Difference In Golf Balls – Does It Matter To Me?
You bet it does! There are countless types of golf balls on the market and choosing one that suits your needs can really be confusing at times. Knowing the difference in golf balls and what each one can do for you will help you make a more informed decision and make things a little less challenging at the checkout and on the course.
Believe it or not, these little round things are packed with loads of technology and are designed to do certain things for a golfer. It is quite important to pick the proper type of balls that are going to be more designed for what you are trying to achieve out of your game.
There are generally two types of covers that are used in the construction of a golf ball, a surlyn ionomer cover and a urethane cover.
Typically, a surlyn ionomer cover is used on cheaper balls and is made up of a plastic with amazing elasticity properties. A great quality of this type of material is having excellent durability that allows a ball to take a good beating with minimal scuff marks. These balls can last a long time and hold up very well.
The urethane cover is a softer material, thinner and a different texture. These are going to be on most of your more expensive balls. The softer material absorbs the clubface more at impact and really allows the grooves of your club to dig in and apply spin to the ball. You are going to go through these balls a little quicker as they get scuffed and cut up over time.
The inner construction of a ball can vary. A two-piece ball is made up of a rubber core and an outer cover but some of these balls on the market today can have anywhere from two to five layers in their makeup. The separate layers are made up of different material densities with the firmest being at the center of the ball. Each of those layers are designed to do something with the ball when energy is absorbed, whether it be spin, flight, or control etc.
Generally, the faster your clubhead speed is, the more layers on the ball you will want. Like many things in this great game of golf, it really comes down to feel and physics. If you can feel that ball absorb into the clubface, you are sending it on a mission to do what its designed to do.
Distance VS Control
This debate is purely a matter of preference. Some balls are designed for distance and some for a softer feel and control. I would recommend having a few types in your bag for a round of golf, more importantly educating yourself before you pull a ball out of your bag. Know what that specific ball is designed to do and pick the right tool for the job. Much like picking the right club for your shot, it’s equally important to pick the right ball to tee off with for that specific hole.
The urethane cover balls are going to spin more and fly lower giving you more control and the surlyn ionomer will spin less and give you a higher trajectory, often giving you the more distance. Keep in mind, if you are already struggling with hooking or slicing the ball, a urethane cover is going to make it spin even more, thus creating even more of a problem in your game.
The Right Ball For You
It really pays to test out a few different types of balls and see what’s going to work best for you. Typically, a two-piece ball is usually great for beginners as it offers distance and limited side spin. Your main objective as a beginner is to get the ball in the air and keep it straight and playable in the fairway.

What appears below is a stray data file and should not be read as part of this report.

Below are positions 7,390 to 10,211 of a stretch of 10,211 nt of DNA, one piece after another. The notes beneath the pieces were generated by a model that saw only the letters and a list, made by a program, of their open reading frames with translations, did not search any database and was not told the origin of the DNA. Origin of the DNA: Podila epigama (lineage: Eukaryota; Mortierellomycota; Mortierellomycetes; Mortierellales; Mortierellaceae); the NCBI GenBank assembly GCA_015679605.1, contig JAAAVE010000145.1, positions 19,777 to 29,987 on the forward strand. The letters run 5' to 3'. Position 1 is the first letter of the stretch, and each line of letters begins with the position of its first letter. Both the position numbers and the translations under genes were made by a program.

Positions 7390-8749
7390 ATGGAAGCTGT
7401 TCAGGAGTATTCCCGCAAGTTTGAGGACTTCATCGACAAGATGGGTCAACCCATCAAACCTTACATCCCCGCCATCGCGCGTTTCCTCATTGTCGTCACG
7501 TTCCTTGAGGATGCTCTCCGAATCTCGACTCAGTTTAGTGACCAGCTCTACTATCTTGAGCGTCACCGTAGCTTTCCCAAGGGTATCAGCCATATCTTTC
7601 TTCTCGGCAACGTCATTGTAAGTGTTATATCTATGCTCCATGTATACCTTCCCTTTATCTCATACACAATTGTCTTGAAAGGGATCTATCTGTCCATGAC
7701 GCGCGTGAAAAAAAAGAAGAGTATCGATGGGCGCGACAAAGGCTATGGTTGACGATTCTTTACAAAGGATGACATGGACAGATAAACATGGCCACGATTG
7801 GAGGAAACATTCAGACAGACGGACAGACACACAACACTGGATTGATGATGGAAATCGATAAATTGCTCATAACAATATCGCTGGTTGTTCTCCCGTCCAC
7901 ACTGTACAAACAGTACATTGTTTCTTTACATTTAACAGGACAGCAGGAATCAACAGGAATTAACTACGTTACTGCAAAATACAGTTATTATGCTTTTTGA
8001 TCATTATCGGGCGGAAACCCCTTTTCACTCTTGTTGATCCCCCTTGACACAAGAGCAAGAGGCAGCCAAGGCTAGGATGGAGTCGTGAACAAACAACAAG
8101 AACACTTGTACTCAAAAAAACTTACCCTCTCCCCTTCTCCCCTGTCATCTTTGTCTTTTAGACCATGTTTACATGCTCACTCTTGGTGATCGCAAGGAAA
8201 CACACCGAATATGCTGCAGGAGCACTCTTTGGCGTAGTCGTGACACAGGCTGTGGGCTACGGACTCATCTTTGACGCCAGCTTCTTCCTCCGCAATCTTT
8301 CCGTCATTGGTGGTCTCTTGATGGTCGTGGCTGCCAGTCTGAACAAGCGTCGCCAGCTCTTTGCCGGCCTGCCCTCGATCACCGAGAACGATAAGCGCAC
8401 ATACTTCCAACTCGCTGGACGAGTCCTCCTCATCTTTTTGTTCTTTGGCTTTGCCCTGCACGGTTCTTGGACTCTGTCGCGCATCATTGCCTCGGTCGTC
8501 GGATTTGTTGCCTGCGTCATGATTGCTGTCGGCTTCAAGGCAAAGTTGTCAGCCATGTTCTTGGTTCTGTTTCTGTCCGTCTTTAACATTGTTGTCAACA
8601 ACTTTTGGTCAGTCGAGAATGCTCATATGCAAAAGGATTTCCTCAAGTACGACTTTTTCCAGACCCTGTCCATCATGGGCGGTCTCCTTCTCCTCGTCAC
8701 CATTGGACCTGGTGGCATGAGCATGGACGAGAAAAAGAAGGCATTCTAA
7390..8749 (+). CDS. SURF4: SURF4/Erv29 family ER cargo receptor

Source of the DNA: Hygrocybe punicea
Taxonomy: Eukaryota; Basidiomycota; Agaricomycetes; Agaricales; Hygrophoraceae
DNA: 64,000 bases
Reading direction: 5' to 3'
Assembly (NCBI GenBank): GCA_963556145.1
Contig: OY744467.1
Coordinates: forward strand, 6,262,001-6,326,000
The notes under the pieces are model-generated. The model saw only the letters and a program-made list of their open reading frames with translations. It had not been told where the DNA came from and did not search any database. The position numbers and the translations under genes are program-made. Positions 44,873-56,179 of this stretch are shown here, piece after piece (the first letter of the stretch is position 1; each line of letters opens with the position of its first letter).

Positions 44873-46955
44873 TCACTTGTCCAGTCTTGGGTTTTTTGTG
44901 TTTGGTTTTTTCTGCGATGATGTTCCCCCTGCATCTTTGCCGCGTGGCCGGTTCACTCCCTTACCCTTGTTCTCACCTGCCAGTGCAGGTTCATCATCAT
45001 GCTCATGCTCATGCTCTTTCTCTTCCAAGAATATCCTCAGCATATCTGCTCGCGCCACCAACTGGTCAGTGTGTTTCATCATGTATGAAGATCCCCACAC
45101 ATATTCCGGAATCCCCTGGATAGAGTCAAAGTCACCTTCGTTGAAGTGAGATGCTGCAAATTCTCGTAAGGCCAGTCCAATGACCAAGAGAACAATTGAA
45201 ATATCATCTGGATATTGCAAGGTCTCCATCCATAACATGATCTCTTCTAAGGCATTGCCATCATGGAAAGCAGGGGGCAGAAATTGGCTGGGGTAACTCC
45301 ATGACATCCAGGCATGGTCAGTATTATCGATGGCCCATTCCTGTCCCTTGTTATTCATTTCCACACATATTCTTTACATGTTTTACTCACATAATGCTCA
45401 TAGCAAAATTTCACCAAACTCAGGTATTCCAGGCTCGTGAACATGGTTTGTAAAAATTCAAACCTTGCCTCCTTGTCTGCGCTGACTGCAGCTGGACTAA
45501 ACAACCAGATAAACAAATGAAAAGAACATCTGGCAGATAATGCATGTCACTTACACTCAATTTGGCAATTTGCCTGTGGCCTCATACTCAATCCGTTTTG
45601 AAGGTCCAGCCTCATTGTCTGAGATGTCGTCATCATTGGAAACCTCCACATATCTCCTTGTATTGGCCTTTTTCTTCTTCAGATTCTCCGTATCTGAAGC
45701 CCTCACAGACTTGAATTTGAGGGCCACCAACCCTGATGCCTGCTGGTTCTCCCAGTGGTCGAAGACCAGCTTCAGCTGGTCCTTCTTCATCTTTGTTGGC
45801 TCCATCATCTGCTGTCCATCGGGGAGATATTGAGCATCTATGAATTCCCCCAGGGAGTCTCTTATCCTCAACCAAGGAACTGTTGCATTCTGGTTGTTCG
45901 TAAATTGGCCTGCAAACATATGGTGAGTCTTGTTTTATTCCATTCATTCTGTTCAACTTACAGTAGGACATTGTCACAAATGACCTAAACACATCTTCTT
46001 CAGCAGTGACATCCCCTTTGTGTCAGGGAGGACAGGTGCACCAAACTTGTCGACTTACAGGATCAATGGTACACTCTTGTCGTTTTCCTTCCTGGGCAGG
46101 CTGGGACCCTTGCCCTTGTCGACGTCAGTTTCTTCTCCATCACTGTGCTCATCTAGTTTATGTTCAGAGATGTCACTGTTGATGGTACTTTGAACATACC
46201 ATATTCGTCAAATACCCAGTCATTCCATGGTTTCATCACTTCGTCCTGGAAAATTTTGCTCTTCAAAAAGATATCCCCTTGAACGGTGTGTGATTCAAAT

An intermediate golfer might explore a more layered type of ball construction, limiting distance but providing a little more control and feel on the ball when needed. Someone with a low handicap or a professional is going to want that soft cover and multi-layered ball so they can shape the ball according to spin and feel, really use the technology in the ball for what it’s designed to do.
Ball compression is another thing you should be looking at. It can be split into three different levels.
- High Compression – A swing speed of 105 mph or more would be considered high compression. The most suitable ball for you would be a compression rating of 90 or higher. The ball will be dense enough to still give you some control vs focusing on just distance.
- Mid Compression – If your swing speed is between 85 – 105 mph you should be using a ball rated in the 80 – 90 range for compression rating. A good balance of distance, feel and control.
- Low Compression – Anything under 85 mph for swing speed you’re going to want a low compression ball. This ball is the typical choice for beginners, juniors, seniors, and ladies. You should be using a ball with a compression rating under 80 to give you a little help with distance on the ball.
Make Your Game better
So as you can see, technology has really gone into the construction of the golf ball over the years. There is definitely a difference in golf balls and one out there for everyone that can be used to improve their game. Too often people upgrade their driver or other clubs at the hope of getting those extra yards but they forget about the most important tool that’s used for every shot on every hole.
If you want to gain distance, or maybe you feel that you can’t control the ball around the green like you want? It could be as simple as choosing the proper ball. It is often an overlooked item by beginners and intermediate golfers and one that can greatly improve your game and have you on a fast track to lower scores. In this challenging game we need every advantage we can find. Start your next round by using the right ball for your skill level and impress yourself with the results.